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Bill “Papa” Lee

Now that it has passed, How do each here feel about Halloween, as Latter-day Saints?

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I have never cared much for Halloween, as it seems to promote a lot of behavior that seem a contradiction to Scriptural doctrines. As retired law-enforcement, I despise it to my very core, for obvious reasons. The crimes and actions of many, especially unsupervised teenagers, via bad acts, vandalism, etc. When I served in our Bishopric, both myself and the other counselor were retired law-enforcement. One year when our Ward was making plans for Halloween, both of us told the Bishop we would not attend. When we failed to attend, he got upset, telling us we should support “all” Ward activities! We both told him that, “we told we would not come”, he then says, “YOU GUYS WERE SERIOUS”?

How do you guys feel about Halloween, and Church sponsored activities?   

Edited by Bill “Papa” Lee
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I am a Halloween light weight. I have no problem with Halloween as long as it is taken as just a holiday. I am not comfortable at all with horror or slasher themes or costumes.  I do not like and never go to spook alleys.  I don't go to corn mazes because they are close to being spook alleys.  

I have lived in a city of about 20,000 in central Utah for 30 years.  I am not aware of any bad acts, or vandalism occuring on Halloween.  Just trick or treaters.  

Edited by sunstoned
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I love it.  No issues here,I can see why cops would dislike the holiday.  Anything that brings people together for a good time is aces for me- Halloween celebrations are a chance to be silly and childlike for many adults and kids love it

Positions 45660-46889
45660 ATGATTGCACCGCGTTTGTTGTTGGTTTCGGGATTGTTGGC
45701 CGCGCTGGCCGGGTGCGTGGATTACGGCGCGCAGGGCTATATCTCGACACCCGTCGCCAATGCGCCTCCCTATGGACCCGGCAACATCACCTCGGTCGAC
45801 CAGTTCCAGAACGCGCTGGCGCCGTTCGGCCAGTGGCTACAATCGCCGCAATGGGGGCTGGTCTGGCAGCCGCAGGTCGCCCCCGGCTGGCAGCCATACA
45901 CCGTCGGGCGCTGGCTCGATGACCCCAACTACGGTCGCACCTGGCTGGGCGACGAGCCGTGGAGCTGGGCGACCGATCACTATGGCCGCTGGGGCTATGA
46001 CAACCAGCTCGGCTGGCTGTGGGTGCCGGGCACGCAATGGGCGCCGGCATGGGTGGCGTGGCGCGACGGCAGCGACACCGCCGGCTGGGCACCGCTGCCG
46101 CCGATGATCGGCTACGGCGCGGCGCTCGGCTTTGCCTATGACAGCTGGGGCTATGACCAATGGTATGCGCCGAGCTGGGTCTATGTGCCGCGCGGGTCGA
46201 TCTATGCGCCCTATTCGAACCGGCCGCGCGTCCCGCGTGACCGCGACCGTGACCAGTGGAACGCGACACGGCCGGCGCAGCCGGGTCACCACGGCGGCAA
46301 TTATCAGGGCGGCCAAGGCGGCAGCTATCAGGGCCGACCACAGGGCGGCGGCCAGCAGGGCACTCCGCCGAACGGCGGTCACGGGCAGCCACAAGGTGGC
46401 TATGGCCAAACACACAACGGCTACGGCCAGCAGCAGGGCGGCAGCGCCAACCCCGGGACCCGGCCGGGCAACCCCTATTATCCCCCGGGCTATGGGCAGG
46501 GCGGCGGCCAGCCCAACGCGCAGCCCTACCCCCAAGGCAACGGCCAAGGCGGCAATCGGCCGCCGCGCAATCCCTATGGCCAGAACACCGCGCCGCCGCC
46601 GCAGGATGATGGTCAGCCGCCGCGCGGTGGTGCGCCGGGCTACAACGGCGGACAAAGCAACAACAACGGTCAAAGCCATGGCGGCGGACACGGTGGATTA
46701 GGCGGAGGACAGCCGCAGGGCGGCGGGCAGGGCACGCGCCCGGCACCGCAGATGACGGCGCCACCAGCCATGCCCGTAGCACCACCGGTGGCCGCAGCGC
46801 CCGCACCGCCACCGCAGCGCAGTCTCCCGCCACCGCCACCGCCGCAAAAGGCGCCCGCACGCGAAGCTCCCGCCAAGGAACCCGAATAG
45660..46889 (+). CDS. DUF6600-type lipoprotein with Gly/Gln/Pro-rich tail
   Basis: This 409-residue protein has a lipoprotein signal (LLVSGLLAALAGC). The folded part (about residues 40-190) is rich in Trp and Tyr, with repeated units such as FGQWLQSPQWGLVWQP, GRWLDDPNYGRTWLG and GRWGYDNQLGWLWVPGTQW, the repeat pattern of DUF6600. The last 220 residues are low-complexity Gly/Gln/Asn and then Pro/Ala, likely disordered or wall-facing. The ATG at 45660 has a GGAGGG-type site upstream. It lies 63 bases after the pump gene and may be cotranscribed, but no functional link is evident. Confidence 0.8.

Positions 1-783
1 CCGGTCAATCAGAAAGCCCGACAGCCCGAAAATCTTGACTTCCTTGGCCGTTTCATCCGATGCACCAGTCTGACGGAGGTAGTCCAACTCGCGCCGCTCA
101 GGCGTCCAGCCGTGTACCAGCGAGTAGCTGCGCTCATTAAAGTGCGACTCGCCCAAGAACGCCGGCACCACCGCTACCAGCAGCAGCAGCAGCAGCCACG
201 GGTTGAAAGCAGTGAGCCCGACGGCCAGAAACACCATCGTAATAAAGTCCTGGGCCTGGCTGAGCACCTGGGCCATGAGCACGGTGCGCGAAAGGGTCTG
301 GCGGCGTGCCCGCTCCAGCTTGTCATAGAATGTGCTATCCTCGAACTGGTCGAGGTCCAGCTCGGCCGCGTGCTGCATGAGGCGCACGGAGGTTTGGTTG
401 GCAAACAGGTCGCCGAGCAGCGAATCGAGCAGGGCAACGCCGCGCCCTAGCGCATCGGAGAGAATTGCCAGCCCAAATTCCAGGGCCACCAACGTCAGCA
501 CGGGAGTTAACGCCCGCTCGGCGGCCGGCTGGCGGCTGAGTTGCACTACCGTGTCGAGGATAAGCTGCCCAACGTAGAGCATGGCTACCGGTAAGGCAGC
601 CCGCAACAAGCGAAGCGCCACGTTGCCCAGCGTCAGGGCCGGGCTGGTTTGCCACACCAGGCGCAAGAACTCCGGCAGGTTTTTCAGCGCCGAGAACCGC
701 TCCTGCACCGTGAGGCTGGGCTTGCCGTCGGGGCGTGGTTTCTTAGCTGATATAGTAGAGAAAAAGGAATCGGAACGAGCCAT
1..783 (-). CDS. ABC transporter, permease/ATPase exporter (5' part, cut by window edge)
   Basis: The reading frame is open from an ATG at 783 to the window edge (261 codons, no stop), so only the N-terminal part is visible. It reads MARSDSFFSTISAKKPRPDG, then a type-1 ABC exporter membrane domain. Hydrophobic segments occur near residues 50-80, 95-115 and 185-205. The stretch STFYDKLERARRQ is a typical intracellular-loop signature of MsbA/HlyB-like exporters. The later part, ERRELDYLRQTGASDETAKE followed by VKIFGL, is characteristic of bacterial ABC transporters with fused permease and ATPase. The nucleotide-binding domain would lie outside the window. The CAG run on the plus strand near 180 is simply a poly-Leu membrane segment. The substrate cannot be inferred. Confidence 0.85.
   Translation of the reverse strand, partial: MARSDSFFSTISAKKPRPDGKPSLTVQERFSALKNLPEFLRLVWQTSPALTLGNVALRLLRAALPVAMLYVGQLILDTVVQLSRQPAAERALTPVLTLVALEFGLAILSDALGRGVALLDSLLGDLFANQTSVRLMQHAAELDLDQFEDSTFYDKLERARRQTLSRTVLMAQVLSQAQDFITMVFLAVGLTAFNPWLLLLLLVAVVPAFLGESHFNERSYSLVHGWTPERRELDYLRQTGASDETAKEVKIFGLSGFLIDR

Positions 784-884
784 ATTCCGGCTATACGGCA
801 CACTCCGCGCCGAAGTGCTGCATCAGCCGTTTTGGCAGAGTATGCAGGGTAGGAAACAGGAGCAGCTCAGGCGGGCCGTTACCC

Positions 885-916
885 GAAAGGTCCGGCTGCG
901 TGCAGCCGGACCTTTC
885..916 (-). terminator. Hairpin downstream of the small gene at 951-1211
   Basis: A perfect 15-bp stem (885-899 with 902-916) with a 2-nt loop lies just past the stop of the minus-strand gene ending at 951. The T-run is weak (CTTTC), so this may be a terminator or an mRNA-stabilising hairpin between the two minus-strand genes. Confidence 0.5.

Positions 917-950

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I would probably like Halloween more if I didn't become a diabetic at age 9. Kind of puts a damper in things.

I think it is fine to dress up, but I don't want to do it. My exercise class was fun on Thursday when about half the class dressed up.

Basically as long as things are not gory etc I have no problem with other people participating. 

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We visited temple square a few days ago and the sister missionaries were actually dressed in Halloween type costumes (Alice in wonderland, snow white,  Cinderella, etc)
It is nothing more than a holiday based on a cultural tradition.  Unsupervised teenagers is the fault of their parents and their own choices. 
Not in anyway do I think it as anything evil or against church teachings.  It's just a time to have some fun. 
 

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We had 6 sister missionaries over plus a young couple, recently graduated from BYU, it was fun! 

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I find nothing worthy of celebration and much that goes against the gospel and for that reason I dislike Halloween.

That said, why should I ruin my kid's fun dressing up and getting candy?

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3 hours ago, Bill “Papa” Lee said:

I have never cared much for Halloween, as it seems to promote a lot of behavior that seem a contradiction to Scriptural doctrines. As retired law-enforcement, I despise it to my very core, for obvious reasons. The crimes and actions of many, especially unsupervised teenagers, via bad acts, vandalism, etc. When I served in our Bishopric, both myself and the other counselor were retired law-enforcement. One year when our Ward was making plans for Halloween, both of us told the Bishop we would not attend. When we failed to attend, he got upset, telling us we should support “all” Ward activities! We both told him that, “we told we would not come”, he then says, “YOU GUYS WERE SERIOUS”?

How do you guys feel about Halloween, and Church sponsored activities?